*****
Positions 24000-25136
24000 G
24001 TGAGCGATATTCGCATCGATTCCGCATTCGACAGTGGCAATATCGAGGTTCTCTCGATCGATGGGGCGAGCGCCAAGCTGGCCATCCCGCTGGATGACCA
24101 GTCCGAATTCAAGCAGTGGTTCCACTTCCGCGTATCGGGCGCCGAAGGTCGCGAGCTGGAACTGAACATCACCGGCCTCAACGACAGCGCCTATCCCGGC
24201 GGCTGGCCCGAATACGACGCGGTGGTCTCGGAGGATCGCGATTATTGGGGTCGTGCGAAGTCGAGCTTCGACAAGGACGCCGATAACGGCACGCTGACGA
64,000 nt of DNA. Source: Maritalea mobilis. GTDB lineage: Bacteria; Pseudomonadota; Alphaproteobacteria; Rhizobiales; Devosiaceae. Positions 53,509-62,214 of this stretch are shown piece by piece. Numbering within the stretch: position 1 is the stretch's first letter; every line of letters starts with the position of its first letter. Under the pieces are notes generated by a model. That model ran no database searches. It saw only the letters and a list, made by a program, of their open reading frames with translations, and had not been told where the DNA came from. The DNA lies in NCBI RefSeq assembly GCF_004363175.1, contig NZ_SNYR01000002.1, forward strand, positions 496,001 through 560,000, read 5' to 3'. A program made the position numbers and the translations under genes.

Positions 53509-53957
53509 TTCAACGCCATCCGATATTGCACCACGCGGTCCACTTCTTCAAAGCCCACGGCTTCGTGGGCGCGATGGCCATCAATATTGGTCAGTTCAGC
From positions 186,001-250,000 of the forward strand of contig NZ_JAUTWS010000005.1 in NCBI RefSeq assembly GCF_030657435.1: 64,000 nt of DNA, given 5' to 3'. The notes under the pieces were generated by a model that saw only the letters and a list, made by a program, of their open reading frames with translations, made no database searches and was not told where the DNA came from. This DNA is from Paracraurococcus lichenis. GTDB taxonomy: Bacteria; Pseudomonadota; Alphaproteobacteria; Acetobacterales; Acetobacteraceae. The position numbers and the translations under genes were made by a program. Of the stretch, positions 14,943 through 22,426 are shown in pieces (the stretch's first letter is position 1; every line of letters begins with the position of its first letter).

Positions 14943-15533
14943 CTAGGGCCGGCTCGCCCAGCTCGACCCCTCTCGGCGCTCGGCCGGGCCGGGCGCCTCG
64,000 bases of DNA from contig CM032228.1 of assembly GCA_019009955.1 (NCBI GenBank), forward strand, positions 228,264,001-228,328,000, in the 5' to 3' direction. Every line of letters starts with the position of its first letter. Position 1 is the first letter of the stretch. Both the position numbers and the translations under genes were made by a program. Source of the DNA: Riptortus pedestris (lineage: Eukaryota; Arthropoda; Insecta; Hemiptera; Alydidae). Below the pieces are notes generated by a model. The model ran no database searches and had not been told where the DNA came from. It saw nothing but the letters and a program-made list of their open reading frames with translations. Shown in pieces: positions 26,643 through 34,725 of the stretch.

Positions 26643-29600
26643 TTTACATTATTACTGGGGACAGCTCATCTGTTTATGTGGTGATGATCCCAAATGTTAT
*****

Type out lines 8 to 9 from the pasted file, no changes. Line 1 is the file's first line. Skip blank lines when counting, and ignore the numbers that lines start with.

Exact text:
53509 TTCAACGCCATCCGATATTGCACCACGCGGTCCACTTCTTCAAAGCCCACGGCTTCGTGGGCGCGATGGCCATCAATATTGGTCAGTTCAGC
From positions 186,001-250,000 of the forward strand of contig NZ_JAUTWS010000005.1 in NCBI RefSeq assembly GCF_030657435.1: 64,000 nt of DNA, given 5' to 3'. The notes under the pieces were generated by a model that saw only the letters and a list, made by a program, of their open reading frames with translations, made no database searches and was not told where the DNA came from. This DNA is from Paracraurococcus lichenis. GTDB taxonomy: Bacteria; Pseudomonadota; Alphaproteobacteria; Acetobacterales; Acetobacteraceae. The position numbers and the translations under genes were made by a program. Of the stretch, positions 14,943 through 22,426 are shown in pieces (the stretch's first letter is position 1; every line of letters begins with the position of its first letter).